From: “Rethinking the Art of Subtitles” by Grant Rosenburg, Time

If subtitles “aren’t invisible, you fail,” says Henri Béhar, subtitler of notable films such as Brokeback Mountain, Boyz in the Hood and Good Will Hunting. “The titles should subtly give people the impression that they are understanding the characters speaking, not reading words on the screen.” Trying to translate one language to another in the course of a film has challenges and limitations that apply to dubbing as well as subtitling — unlike literature which has the safety net of footnotes, film subtitlers have to make it work in the moment, all while trying to adapt wordplay and cultural references.

Once in a while, subtitlers do get their due. Jacqueline Cohen, responsible for all of Woody Allen’s films since 1989’s Alice, says that “whenever Woody comes to town, he always mentions that the reason his films are so successful in France is thanks to the person who does the subtitles.” No quick task, considering the talky nature of the prolific filmmaker’s almost annual releases. “Action movies average about 700 subtitles — Woody’s, between 1,500 to 2,000,” says Claude Dupuy, the director of subtitling at LVT Laser Subtitling, which handles more than 600 films per year.

At LVT and other companies, a person watches the film scene by scene, doing what’s known as spotting — marking time according to the timecode, the film’s official clock — the start and end point of each spoken line of dialogue. Then the subtitler goes to work, balancing the challenge of conveying meaning accurately within the confines of space and the roughly 1.5-second-long display allotted per subtitle. The reality is that despite the reputation of subtitling over dubbing as a form of cultural purity, the eye reads slower than the ear hears, meaning that more than a third of a film’s dialogue is sacrificed for what is most essential. The general rule is no more than 45 characters per line, even though widescreen movies could fit longer sentences (says Dupuy, “it shouldn’t be like watching tennis”).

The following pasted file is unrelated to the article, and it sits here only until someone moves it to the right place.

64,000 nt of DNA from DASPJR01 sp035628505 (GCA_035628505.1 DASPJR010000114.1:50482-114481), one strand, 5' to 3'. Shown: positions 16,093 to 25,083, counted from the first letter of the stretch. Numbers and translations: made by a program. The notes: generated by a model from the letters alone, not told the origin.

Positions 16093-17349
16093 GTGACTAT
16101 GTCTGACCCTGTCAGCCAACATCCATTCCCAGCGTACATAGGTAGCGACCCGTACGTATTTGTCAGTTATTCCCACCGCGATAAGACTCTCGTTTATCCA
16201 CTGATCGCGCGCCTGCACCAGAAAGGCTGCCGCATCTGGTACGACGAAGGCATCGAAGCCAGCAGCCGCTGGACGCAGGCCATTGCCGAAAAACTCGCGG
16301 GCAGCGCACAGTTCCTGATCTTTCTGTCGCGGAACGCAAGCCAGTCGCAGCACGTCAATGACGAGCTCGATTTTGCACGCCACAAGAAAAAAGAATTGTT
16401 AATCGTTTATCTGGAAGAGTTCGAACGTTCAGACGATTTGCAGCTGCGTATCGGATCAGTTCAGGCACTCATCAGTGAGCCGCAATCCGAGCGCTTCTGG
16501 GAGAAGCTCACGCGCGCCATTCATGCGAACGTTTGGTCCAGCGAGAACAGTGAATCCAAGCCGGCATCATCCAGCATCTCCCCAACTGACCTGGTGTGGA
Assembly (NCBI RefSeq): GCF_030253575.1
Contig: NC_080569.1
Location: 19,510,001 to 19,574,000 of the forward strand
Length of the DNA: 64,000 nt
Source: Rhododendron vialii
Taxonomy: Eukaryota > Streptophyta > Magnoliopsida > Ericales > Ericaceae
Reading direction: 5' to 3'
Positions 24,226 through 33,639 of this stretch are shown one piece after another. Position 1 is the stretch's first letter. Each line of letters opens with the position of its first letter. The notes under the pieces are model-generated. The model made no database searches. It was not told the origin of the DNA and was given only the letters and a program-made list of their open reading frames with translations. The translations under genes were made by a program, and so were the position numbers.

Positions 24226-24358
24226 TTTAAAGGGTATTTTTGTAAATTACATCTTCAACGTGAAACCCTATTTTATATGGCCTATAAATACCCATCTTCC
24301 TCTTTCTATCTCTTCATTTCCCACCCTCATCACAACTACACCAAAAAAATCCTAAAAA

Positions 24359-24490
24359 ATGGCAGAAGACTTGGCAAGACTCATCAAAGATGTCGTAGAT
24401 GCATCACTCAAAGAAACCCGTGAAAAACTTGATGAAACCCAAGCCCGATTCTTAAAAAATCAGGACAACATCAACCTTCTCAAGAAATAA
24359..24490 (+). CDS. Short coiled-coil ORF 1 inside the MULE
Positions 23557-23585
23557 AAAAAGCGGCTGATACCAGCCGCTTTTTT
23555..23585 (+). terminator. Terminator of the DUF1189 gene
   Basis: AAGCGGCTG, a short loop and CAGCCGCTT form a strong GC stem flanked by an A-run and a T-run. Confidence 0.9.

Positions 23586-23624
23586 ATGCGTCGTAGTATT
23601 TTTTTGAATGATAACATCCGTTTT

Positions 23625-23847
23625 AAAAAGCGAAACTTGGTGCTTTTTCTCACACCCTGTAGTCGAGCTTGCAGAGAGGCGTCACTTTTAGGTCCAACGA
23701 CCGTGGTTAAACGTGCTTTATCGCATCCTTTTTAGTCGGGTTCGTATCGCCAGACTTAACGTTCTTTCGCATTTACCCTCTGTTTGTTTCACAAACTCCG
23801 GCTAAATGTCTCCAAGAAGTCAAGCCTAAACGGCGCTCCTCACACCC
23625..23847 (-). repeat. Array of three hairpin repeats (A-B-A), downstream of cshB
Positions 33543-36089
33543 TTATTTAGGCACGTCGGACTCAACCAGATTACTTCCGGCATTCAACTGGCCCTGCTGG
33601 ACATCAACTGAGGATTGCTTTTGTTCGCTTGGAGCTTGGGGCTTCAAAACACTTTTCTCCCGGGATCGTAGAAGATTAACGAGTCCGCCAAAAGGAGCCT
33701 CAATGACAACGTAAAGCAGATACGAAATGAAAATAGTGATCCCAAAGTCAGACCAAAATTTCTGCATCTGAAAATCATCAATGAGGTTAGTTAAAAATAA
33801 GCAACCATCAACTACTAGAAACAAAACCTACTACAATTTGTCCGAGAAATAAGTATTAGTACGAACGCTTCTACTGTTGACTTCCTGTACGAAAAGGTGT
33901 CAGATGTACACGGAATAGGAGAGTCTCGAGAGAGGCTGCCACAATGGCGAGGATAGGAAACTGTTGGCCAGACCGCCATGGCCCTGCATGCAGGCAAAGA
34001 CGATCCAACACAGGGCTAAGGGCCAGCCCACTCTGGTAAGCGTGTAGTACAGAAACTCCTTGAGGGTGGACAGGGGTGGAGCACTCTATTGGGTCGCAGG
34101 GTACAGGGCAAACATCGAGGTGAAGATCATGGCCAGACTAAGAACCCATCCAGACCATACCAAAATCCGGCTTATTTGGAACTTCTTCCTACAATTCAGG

There are logical rules as well, such as finishing a subtitle when a character stops speaking and not extending it over a cut, which can be disorienting. Good subtitles work with the rhythm of the scene, based on accurate spotting that captures that timing.


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